The U.S. government sanctioned a Russian national for allegedly playing a “pivotal role” in the ransomware attack against Australian health insurance giant Medibank that exposed the sensitive information of almost 10 million patients.
Thirty-three-year-old Alexander Ermakov, who has also been sanctioned in Australia and the United Kingdom, stands accused of infiltrating Medibank’s network in October 2022 to steal personally identifiable information (PII) and sensitive health data linked to approximately 9.7 million customers.
This data, which was published on the dark web after Medibank refused to pay the hackers’ $10 million ransom demand, included customers’ names, birth dates, passport numbers, information on medical claims, and sensitive files related to abortions and alcohol-related illnesses. The breach is believed to have impacted several high-profile Medibank customers, including senior Australian government lawmakers.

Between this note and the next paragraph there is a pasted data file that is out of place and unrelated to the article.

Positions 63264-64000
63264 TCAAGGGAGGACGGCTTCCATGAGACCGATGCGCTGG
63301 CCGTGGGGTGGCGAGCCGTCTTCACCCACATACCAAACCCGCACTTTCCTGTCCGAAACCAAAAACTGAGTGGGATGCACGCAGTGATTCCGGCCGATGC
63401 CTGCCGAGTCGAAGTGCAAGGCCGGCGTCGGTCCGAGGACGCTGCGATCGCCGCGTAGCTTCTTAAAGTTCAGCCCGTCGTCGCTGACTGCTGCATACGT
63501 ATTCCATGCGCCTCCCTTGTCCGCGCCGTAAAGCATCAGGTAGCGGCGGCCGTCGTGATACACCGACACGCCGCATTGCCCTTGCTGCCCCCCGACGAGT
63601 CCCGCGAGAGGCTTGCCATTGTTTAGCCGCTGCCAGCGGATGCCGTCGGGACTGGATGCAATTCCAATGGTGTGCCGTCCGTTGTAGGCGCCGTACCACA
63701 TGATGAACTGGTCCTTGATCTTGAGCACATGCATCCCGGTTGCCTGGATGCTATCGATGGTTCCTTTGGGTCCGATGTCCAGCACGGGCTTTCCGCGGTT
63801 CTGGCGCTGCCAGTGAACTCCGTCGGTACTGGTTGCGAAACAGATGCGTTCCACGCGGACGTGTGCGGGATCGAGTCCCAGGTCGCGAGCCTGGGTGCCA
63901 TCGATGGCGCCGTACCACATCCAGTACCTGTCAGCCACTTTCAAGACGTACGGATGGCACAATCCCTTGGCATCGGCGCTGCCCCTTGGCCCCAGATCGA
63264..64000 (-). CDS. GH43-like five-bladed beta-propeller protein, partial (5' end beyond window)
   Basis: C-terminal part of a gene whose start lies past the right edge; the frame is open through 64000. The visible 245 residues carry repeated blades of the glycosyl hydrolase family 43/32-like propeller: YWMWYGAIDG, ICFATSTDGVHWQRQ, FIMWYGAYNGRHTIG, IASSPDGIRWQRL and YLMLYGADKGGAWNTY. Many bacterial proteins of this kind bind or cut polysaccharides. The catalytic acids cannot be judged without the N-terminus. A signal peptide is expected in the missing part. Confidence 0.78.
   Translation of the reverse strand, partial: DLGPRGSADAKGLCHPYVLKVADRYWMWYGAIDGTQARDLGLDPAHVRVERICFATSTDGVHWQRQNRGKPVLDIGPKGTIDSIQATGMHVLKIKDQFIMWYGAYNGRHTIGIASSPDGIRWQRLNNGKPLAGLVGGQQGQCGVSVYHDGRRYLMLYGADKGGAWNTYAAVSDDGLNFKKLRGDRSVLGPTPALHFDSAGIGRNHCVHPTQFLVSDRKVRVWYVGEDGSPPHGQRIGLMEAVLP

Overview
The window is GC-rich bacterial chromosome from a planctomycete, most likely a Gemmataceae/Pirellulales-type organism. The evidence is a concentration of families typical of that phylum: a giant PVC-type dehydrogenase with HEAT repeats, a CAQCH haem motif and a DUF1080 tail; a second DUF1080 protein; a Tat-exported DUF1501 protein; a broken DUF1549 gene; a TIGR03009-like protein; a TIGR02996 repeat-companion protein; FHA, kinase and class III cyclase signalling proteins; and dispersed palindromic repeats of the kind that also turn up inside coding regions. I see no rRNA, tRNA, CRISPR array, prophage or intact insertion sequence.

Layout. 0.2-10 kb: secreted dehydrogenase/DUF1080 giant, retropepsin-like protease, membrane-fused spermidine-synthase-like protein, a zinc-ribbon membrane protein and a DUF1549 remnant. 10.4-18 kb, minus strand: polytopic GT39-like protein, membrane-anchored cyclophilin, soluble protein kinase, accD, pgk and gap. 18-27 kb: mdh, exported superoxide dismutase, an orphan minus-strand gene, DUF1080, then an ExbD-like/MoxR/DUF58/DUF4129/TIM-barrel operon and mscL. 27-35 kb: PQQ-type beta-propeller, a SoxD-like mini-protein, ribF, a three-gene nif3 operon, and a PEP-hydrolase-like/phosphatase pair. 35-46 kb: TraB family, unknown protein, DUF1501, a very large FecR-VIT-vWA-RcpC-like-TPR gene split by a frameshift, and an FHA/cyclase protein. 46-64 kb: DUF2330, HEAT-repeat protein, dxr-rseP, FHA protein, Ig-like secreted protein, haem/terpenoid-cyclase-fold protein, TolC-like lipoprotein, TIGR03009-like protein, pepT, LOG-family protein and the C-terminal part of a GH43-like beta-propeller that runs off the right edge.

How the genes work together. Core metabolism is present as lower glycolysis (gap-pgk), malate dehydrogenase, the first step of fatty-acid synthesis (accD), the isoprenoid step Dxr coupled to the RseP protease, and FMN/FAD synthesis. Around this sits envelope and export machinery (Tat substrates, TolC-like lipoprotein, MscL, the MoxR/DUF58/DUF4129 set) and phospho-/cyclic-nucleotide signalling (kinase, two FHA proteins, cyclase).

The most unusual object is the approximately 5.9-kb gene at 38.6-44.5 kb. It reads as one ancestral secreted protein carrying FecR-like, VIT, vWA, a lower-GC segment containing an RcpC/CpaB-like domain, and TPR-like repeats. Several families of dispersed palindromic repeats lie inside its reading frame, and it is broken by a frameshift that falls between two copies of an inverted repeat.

Ermakov was first named on Tuesday by the Australian government, which has “worked tirelessly over the past 18 months to unmask those responsible for the cyberattack on Medibank,” Richard Marles, deputy prime minister and defense minister, said in a statement.
The U.S. Treasury Department sanctioned Ermakov shortly after the Australian government imposed first-of-its-kind sanctions against the Russian national. These sanctions, the first to be issued under Australia's new cyber sanctions framework, make it a criminal offense, punishable by up to 10 years imprisonment and heavy fines, to provide assets to Aleksandr Ermakov or to use or deal with his assets, including through cryptocurrency wallets or ransomware payments.
Ermakov and the other hackers behind the Medibank breach are believed to be linked to the Russia-backed cybercrime gang REvil, which was previously linked to the 2021 hack of Florida-based managed service provider Kaseya that encrypted thousands of its customers’ networks.
According to the U.S. Treasury, REvil ransomware has been deployed on approximately 175,000 computers worldwide, garnering at least $200 million in ransom payments.
In January 2022, Russia’s Federal Security Service (FSB) intelligence agency said it had detained multiple people associated with REvil at the request of the U.S. authorities. The FSB’s surprise operation came just months after the U.S. Department of Justice charged a 22-year-old Ukrainian citizen linked to the REvil ransomware gang due to his alleged role in the Kaseya attack.